New research discovers details involved in reprogramming stem cells into motor neurons.
Somatic stem cells - also called adult stem cells - are undifferentiated cells that can be found throughout the human body in a tissue or organ. Their role is to maintain, renew, and repair the tissue in which they are found.
Through epigenetic reprogramming techniques - first introduced in 2006 by Nobel Prize winner Shinya Yamanaka and colleagues - these cells have been artificially transformed into neural stem cells.
This process involved transforming fibroblasts - a type of cell found in connective tissue - first into pluripotent cells, then into neural stem cells, and finally into neurons.
In direct reprogramming, however, the pluripotency stage is skipped. This allows for the transformation to take place in a more timely manner, and it also bypasses other limitations and risks of tumor formation found in the regular reprogramming technique.
Direct reprogramming has been used before to regenerate missing or damaged motor neurons. New research uncovers details of the transformation process that could one day enable researchers to create new types of cells.
The findings have been published in the journal Cell Stem Cell.
Studying direct reprogramming of stem cells
The researchers analyzed the changes that occur in the cells during the direct reprogramming process.
The transformation takes around 2 days.
The process involves three transcription factors. These are genes that control the expression of other genes.
In order to understand the cellular and genetic mechanisms behind the transformation, researchers analyzed how these transcription factors bind to the genome, how the genes expression changes, and how chromatin changes every 6 hours.
Uwe Ohler, senior researcher at the Max Delbrück Center for Molecular Medicine in Berlin and one of the lead authors of the study, explains why researchers were interested in these changes.
"A cell in an embryo develops by passing through several intermediate stages. But in direct programming we do not have that: we replace the gene transcription network of the cell with a completely new one at once, without the progression through intermediate stages. We asked, what are the timing and kinetics of chromatin changes and transcription events that directly lead to the final cell fate?"
Uwe Ohler, lead author
Shaun Mahony, assistant professor of biochemistry and molecular biology at Penn State and one of the lead authors of the paper, explains what enabled them to study these changes in such minute detail:
"We have a very efficient system in which we can transform stem cells into motor neurons with something like a 90 to 95 percent success rate by adding the cocktail of transcription factors. Because of that efficiency, we were able to use our system to tease out the details of what actually happens in the cell during this transformation."
Changing stem cells into motor neurons
Researchers uncovered a series of highly complex, independent changes that together converge to change the stem cells into motor neurons.
Early in the transformation process, two of the transcription factors - Isl1 and Lhx3 - together bind to the genome and trigger a chain reaction of events that includes changes in the chromatin and gene expression in cells.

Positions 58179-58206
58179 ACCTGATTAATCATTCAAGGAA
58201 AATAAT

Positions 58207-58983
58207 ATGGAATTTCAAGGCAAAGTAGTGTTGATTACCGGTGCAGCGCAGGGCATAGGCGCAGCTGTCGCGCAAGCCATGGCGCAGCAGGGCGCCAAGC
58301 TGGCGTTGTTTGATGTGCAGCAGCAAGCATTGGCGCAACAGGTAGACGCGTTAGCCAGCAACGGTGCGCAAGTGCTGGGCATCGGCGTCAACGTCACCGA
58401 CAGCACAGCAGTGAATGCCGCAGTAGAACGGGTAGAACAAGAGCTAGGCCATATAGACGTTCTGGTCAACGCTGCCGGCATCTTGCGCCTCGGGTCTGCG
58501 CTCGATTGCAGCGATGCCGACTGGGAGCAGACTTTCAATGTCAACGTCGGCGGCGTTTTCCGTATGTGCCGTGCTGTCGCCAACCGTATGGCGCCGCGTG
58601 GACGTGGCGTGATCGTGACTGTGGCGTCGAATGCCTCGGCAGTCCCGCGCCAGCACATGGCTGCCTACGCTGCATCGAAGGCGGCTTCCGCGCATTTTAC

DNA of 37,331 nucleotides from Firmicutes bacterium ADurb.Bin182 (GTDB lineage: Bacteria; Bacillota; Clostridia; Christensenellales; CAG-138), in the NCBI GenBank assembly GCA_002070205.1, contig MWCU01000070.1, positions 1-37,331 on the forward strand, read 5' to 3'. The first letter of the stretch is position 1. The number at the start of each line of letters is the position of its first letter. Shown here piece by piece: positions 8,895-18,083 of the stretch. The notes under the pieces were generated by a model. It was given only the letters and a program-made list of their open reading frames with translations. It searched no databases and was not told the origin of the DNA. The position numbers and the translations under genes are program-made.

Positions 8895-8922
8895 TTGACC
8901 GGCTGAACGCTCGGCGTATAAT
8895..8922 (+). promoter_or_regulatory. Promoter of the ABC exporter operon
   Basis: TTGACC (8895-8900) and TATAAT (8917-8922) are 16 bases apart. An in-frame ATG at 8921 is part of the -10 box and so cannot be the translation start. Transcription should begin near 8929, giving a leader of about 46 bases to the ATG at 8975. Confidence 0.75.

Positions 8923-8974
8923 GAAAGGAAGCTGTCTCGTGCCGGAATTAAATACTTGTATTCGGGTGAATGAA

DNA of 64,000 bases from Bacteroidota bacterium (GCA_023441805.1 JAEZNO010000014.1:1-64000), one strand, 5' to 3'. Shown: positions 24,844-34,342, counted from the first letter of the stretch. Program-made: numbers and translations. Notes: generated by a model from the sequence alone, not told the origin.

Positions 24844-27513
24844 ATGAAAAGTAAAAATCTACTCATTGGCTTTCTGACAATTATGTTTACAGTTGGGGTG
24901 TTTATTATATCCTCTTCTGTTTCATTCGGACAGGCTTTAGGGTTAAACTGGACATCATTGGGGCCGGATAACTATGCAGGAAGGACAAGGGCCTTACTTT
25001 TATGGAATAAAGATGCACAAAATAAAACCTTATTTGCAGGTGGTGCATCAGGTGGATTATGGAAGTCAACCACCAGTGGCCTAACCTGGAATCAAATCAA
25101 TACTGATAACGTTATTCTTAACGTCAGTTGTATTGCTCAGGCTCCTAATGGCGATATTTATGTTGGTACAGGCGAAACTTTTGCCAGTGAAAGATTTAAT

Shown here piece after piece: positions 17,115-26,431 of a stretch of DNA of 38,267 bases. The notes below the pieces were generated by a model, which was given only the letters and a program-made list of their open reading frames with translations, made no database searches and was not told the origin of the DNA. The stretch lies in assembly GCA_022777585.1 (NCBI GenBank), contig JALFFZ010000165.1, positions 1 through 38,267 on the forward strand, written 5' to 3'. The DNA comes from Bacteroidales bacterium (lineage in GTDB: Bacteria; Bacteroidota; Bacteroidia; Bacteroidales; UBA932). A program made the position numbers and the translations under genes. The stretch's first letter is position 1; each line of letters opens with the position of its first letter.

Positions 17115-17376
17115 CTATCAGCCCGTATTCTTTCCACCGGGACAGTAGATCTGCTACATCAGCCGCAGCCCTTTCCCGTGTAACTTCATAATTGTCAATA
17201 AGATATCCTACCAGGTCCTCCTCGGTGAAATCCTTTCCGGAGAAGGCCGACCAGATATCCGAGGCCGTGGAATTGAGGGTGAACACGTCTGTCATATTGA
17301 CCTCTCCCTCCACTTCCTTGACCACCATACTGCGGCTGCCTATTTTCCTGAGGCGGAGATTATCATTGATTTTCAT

The third transcription factor - Ngn2 - acts on its own, also making changes to the gene expression.
Later in the process, Isl1 and Lhx3 use the changes made by Ngn2 to complete the transformation.
For the direct programming to succeed, the two parallel processes must successfully converge.
Cell replacement may help treat neurodegenerative diseases
The study not only details the challenges of cell-replacement technology, but it also leads the way to developing new, more efficient methods of replacing damaged cells. This could prove invaluable in the treatment of some neurodegenerative diseases.
"By detailing the mechanisms underlying the direct programming of motor neurons from stem cells, our study not only informs the study of motor neuron development and its associated diseases, but also informs our understanding of the direct programming process and may help with the development of techniques to generate other cell types."
Shaun Mahony, lead author
The advantages of direct reprogramming include the fact that it can be done either in vitro or in vivo. Performing the reprogramming inside the human body - in vivo - has the advantage of being localized, at the site of cellular damage.
However, Esteban Mazzoni, an assistant professor in New York University's Department of Biology and one of the lead authors of the new study, explains that reprogramming is not always efficient, and there are still a lot of unknown factors given the complexity of biological processes.
"Despite having a great therapeutic potential, direct programming is generally inefficient and doesn't fully take into account molecular complexity," Mazzoni says. But their study highlights new, more viable methods to replace cells.
"Our findings point to possible new avenues for enhanced gene-therapy methods. Looking ahead, we think it is reasonable to use this newly gained knowledge to, for instance, manipulate cells in the spinal cord to replace the neurons required for voluntary movement that are destroyed by afflictions such as ALS."
Esteban Mazzoni, lead author